This was confirmed by church communications secretary Reverend James Bhagwan who said the church was impartial and does not endorse any political parties.
"We will support people on individual basis — if someone comes and asks 'please, pray for me', we will pray for them," Mr Bhagwan said.
"Whether it is the current government or a political party, if they ask for a prayer, we will pray for them."
Mr Bhagwan said the focus of the church was on neutrality and it should not be seen to be favouring anyone.
He confirmed no church ministers had shown interest in contesting the election.
"We are very busy trying to get things organised, we have a new direction here for the church, so we are very busy.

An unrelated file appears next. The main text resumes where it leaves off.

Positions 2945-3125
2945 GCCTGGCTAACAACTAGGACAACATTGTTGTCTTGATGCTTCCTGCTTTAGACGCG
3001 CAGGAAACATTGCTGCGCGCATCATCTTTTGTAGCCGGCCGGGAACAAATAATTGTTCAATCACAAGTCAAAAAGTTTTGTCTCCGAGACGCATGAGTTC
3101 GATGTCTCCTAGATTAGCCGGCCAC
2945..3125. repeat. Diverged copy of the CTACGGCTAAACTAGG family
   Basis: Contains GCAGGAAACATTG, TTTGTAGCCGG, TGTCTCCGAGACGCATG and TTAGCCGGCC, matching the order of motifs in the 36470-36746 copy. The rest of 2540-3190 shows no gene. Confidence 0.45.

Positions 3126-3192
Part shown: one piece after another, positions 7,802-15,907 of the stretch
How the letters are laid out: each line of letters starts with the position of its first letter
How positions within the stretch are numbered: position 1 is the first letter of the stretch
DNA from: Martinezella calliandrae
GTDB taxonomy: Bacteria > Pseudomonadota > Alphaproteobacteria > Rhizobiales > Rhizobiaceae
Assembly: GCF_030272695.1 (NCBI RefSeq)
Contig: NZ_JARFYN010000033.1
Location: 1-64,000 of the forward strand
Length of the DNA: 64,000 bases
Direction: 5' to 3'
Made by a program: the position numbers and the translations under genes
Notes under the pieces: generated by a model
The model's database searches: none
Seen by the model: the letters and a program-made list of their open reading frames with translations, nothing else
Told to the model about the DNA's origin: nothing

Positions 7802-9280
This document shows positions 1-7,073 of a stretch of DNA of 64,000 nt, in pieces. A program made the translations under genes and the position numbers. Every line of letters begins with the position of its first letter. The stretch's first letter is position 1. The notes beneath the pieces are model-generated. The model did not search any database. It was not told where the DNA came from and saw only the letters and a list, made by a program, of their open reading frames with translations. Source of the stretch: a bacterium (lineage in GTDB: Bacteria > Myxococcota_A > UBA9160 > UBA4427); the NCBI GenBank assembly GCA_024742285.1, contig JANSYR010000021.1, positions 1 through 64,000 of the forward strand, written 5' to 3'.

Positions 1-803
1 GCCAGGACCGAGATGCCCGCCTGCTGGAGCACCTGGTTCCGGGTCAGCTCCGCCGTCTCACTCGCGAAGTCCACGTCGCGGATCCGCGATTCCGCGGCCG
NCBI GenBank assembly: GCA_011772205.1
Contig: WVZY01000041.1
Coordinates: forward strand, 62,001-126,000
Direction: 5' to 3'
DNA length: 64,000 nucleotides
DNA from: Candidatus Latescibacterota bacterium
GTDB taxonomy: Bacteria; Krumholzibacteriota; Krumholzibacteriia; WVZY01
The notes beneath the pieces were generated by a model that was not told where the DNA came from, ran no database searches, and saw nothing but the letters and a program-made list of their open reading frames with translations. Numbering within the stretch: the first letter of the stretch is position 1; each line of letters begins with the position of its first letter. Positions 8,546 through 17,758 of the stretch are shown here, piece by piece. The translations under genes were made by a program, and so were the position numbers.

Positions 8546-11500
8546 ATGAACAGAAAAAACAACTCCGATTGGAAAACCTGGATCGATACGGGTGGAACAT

"But at the same time we are pastorally speaking to our members, encouraging them to pray before each major decision and our prayer is that when election comes God will help us that the right leaders are chosen given the circumstances we have."
Mr Bhagwan said church halls around the country could be used by political parties depending on the agreement between the vanua and respective church leaders in the villages.
"The issue is that in some cases the only place that is available is the church hall and so we would have to look at it on a case-by-case basis. The local church area needs to make those decisions, the church would hope that people exercise good judgement in that area."
Suva (Fiji Times)